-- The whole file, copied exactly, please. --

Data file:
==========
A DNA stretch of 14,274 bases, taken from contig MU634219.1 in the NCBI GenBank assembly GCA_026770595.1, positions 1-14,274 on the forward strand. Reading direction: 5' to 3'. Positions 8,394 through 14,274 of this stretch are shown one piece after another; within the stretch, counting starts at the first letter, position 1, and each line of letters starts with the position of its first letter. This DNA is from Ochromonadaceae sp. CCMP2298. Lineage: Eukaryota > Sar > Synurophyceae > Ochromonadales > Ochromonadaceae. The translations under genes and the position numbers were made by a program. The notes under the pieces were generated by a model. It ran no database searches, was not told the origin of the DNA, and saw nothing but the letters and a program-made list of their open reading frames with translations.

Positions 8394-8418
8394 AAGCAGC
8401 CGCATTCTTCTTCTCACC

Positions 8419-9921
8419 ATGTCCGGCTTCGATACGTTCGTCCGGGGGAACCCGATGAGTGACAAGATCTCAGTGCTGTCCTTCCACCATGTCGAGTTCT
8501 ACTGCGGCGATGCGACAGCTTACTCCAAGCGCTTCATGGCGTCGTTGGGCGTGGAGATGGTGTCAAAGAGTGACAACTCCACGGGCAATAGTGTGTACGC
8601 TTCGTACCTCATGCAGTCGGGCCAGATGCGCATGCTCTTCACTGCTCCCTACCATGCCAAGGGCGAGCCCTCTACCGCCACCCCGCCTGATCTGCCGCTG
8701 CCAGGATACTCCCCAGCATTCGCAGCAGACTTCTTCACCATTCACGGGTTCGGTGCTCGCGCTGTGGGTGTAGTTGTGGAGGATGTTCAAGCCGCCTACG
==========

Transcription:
A DNA stretch of 14,274 bases, taken from contig MU634219.1 in the NCBI GenBank assembly GCA_026770595.1, positions 1-14,274 on the forward strand. Reading direction: 5' to 3'. Positions 8,394 through 14,274 of this stretch are shown one piece after another; within the stretch, counting starts at the first letter, position 1, and each line of letters starts with the position of its first letter. This DNA is from Ochromonadaceae sp. CCMP2298. Lineage: Eukaryota > Sar > Synurophyceae > Ochromonadales > Ochromonadaceae. The translations under genes and the position numbers were made by a program. The notes under the pieces were generated by a model. It ran no database searches, was not told the origin of the DNA, and saw nothing but the letters and a program-made list of their open reading frames with translations.

Positions 8394-8418
8394 AAGCAGC
8401 CGCATTCTTCTTCTCACC

Positions 8419-9921
8419 ATGTCCGGCTTCGATACGTTCGTCCGGGGGAACCCGATGAGTGACAAGATCTCAGTGCTGTCCTTCCACCATGTCGAGTTCT
8501 ACTGCGGCGATGCGACAGCTTACTCCAAGCGCTTCATGGCGTCGTTGGGCGTGGAGATGGTGTCAAAGAGTGACAACTCCACGGGCAATAGTGTGTACGC
8601 TTCGTACCTCATGCAGTCGGGCCAGATGCGCATGCTCTTCACTGCTCCCTACCATGCCAAGGGCGAGCCCTCTACCGCCACCCCGCCTGATCTGCCGCTG
8701 CCAGGATACTCCCCAGCATTCGCAGCAGACTTCTTCACCATTCACGGGTTCGGTGCTCGCGCTGTGGGTGTAGTTGTGGAGGATGTTCAAGCCGCCTACG